Hood River is also the gateway to a 4.5-mile portion of the historic highway that is closed to motorized traffic, giving cyclists, joggers, and walkers a chance to experience views of the Columbia at their own pace. The car-free stretch starts at the west Mark O. Hatfield trailhead just outside town and runs to the community of Mosier. Three miles in, you arrive at the Twin Tunnels, two passageways that bore through solid basalt—about 80 feet for the west tunnel and 290 feet for the east tunnel—in a testament to the power of well-placed dynamite.
Sunbaked Beauty from Hood River to the Dalles
East of Hood River, the ferny, drippy green of waterfall country changes to a drier, more rugged landscape that impresses with its immense scale. Leaving the interstate at the Mosier exit, you can catch the final drivable expanse of the historic highway, a quiet 16-mile section that winds past outcroppings of black rocks and stands of oak trees on the approach to The Dalles.
The road passes a large colonial-style house and cherry orchard on the Mayerdale estate before reaching Rowena Crest, an open plateau above the Columbia. The waterway appears wide and mighty from up here, but the most remarkable sight might be the horseshoe loop of the highway below. It's like a car commercial in real life, with nonprofessional drivers on a very open course.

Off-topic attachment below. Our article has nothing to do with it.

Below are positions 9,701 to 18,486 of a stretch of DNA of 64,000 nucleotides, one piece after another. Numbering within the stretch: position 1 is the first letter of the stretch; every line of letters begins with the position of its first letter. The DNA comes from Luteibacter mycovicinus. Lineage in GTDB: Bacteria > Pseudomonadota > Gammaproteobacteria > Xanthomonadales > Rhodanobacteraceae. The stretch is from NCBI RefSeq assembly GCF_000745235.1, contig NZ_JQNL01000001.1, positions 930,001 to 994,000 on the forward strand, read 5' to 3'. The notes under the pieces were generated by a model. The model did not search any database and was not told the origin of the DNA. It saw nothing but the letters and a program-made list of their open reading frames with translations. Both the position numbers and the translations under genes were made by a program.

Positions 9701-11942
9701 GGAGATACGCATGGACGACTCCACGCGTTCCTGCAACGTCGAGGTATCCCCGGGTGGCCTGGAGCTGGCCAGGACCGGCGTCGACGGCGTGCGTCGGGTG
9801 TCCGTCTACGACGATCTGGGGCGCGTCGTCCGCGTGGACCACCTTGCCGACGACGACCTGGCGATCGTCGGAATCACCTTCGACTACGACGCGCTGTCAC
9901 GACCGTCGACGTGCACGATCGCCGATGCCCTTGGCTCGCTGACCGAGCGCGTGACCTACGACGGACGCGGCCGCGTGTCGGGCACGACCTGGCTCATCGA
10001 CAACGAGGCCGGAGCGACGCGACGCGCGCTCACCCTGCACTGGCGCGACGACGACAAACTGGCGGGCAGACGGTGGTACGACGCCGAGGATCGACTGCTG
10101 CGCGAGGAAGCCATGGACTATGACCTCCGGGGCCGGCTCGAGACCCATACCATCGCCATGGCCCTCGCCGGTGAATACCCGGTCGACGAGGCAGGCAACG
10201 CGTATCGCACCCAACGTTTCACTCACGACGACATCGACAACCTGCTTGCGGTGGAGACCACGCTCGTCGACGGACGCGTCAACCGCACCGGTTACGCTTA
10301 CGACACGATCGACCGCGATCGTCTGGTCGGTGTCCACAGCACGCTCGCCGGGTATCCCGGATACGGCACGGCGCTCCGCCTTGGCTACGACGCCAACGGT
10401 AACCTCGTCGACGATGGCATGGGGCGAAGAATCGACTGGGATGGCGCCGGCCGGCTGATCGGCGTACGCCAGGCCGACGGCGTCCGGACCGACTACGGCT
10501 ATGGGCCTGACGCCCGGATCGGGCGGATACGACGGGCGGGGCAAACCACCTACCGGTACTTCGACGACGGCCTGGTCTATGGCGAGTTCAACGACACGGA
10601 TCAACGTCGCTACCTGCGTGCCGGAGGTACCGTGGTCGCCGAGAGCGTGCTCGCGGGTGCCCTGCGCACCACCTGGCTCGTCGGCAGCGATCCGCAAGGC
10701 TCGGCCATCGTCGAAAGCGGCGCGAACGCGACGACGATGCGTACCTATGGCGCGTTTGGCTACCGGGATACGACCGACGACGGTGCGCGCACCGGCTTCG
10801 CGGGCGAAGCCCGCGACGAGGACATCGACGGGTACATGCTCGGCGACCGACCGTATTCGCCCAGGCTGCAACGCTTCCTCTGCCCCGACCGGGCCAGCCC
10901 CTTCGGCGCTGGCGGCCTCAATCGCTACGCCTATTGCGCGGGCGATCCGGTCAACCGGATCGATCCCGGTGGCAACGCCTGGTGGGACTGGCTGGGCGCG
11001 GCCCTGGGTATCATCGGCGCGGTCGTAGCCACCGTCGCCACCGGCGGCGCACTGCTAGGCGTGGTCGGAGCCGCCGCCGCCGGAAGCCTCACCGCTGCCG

The highway eases down from the plateau to The Dalles, a sunbaked town surrounded by high desert. Here you can take weekend tours of The Dalles Dam, watch salmon power up fish ladders, and enjoy unobstructed views of Mount Hood. The town is also home to the Columbia Gorge Discovery Center and Museum, an eye-catching building whose exhibits include the type of cargo Lewis and Clark's expedition hauled through the gorge en route to and from the Pacific, as well as mammoth molars and other remnants of the Ice Age. A continuously running 1916 movie clip shows tourists motoring past waterfalls on the brand-new Columbia River Highway.
Machinery has changed in 100 years, but the nation's first highway built to celebrate the scenery still lives up to its original promise: to deliver people to a place that deserves to be seen, now and for many anniversaries to come.